Clinical outcomes and incremental costs from a medication adherence pilot intervention targeting low-income patients with diabetes at risk of cost-related medication nonadherence

John G. Ryan, Mark Fedders, Terri Jennings, Isabel Vittoria, Melissa Yanes

Research output: Contribution to journalArticle

8 Scopus citations

Abstract

Purpose The extent to which reducing cost-related barriers affects diabetes outcomes and medication adherence among uninsured patients is not known. The purpose of these analyses was to understand the clinical impact and cost considerations of a prescription assistance program targeting low-income, minority patients with diabetes and at high risk for cost-related medication nonadherence.

Methods Patients received diabetes medications without copayments for 12 months. Change in diabetes control was calculated by using glycosylated hemoglobin (HbA1c) level at follow-up compared with baseline. Clinical data were collected from the electronic health record. Medication adherence for diabetes medications was estimated by using proportion of days covered (PDC). Incremental acquisition and per-patient costs, based on actual hospital medication costs, were calculated for different baseline HbA1c levels.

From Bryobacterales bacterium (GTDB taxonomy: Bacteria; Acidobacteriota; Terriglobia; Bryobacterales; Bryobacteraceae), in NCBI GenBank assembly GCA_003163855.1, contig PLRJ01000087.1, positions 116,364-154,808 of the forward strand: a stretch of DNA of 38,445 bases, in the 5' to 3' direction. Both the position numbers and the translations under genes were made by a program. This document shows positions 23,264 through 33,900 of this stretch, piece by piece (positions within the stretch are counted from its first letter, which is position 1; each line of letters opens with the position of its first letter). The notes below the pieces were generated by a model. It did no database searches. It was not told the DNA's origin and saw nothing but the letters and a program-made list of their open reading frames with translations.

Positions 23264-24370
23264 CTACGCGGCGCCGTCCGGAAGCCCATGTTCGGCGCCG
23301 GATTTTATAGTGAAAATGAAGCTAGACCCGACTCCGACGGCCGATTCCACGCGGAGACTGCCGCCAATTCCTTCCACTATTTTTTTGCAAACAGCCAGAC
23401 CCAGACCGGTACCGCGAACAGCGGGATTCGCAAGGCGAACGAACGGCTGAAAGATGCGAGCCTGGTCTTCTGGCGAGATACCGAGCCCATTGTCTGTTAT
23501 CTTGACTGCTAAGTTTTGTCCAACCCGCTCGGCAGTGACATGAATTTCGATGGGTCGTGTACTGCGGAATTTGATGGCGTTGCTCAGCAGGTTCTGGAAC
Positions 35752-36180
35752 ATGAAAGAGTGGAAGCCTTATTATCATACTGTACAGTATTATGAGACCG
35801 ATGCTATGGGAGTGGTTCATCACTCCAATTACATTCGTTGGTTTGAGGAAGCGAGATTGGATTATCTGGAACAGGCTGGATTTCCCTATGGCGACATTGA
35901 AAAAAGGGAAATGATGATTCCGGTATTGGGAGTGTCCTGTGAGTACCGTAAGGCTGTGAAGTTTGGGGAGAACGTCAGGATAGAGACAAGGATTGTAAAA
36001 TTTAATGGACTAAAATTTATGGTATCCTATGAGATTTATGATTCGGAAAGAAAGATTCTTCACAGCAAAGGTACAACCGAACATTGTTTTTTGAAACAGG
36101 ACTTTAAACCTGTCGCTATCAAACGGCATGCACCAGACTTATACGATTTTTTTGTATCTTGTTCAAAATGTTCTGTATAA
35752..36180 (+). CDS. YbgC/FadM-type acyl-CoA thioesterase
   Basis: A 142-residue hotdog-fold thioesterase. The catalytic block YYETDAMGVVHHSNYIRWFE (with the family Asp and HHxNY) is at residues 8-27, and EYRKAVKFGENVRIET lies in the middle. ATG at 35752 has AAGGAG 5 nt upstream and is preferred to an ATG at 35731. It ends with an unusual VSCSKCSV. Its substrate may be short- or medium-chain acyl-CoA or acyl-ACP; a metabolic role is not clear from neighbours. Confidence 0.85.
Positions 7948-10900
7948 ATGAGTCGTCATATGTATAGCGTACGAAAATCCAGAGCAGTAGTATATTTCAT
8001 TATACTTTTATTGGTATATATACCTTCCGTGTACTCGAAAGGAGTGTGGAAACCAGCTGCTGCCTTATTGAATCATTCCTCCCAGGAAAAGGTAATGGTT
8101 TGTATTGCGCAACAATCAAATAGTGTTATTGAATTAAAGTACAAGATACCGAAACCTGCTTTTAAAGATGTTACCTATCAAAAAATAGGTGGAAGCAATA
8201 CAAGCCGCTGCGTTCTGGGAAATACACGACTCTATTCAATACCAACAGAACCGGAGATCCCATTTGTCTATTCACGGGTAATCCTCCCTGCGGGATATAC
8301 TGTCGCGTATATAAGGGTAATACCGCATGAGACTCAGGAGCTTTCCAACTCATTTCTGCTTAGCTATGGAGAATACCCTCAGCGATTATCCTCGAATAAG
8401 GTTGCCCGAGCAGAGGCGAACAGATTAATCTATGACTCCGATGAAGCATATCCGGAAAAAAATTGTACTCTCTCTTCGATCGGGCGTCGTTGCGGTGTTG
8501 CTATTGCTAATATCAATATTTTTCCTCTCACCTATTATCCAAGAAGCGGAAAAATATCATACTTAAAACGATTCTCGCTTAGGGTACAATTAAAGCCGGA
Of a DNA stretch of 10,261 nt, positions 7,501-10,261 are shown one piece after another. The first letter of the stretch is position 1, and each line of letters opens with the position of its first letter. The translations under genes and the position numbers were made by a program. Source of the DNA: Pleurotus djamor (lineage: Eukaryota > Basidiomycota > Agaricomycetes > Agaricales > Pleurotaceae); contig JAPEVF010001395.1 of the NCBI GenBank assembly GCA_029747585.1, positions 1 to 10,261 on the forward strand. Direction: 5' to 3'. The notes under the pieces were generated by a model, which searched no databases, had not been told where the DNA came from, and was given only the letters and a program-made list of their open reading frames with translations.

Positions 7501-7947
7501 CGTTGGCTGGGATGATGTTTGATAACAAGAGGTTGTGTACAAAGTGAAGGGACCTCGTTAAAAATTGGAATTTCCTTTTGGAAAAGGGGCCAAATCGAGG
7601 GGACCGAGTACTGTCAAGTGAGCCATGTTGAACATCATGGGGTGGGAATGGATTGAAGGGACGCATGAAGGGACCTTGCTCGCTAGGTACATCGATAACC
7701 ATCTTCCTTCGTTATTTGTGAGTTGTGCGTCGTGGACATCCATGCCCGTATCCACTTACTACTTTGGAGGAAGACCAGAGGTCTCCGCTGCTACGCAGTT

Findings Patients with baseline HbA1c levels ≥7%, ≥8%, and ≥9% experienced mean HbA1c reductions of 0.82% (P = 0.008), 1.02% (P = 0.010), and 1.47% (P = 0.010), respectively, during the 12-month period. The average PDC was 70.55%; 45.24% had a PDC ≥80%, indicating an adequate level of medication adherence. Medication adherence ≥80% was associated with ethnicity (P = 0.015), whereas mean PDC was associated with number of diabetes medication classes used (P = 0.031). Acquisition cost for 1242 prescriptions filled by 103 patients was $13,365.82, representing per-patient costs of $132.39; however, as baseline targets increased, acquisition costs decreased and per-patient costs increased from $10,682.59 and $169.56 to $6509.91 and $192.27, respectively.

Implications Clinically significant reductions in HbA1c levels were achieved for all patients, although greater reductions were achieved with modest per-patient cost increases when considering patients with uncontrolled diabetes. Incorporating a multifactorial intervention to address cost-related medication nonadherence with a behavior change component may yield greater reductions in HbA1c with improved diabetes outcomes and meaningful hospital-based cost savings.

Original languageEnglish (US)
Pages (from-to)1991-2002
Number of pages12
JournalClinical Therapeutics
Volume36
Issue number12
DOIs
StatePublished - Dec 1 2014

Keywords

  • African American
  • cost-related medication nonadherence
  • healthcare outcomes
  • medication adherence
  • minority health
  • type 2 diabetes

ASJC Scopus subject areas

  • Pharmacology
  • Pharmacology (medical)

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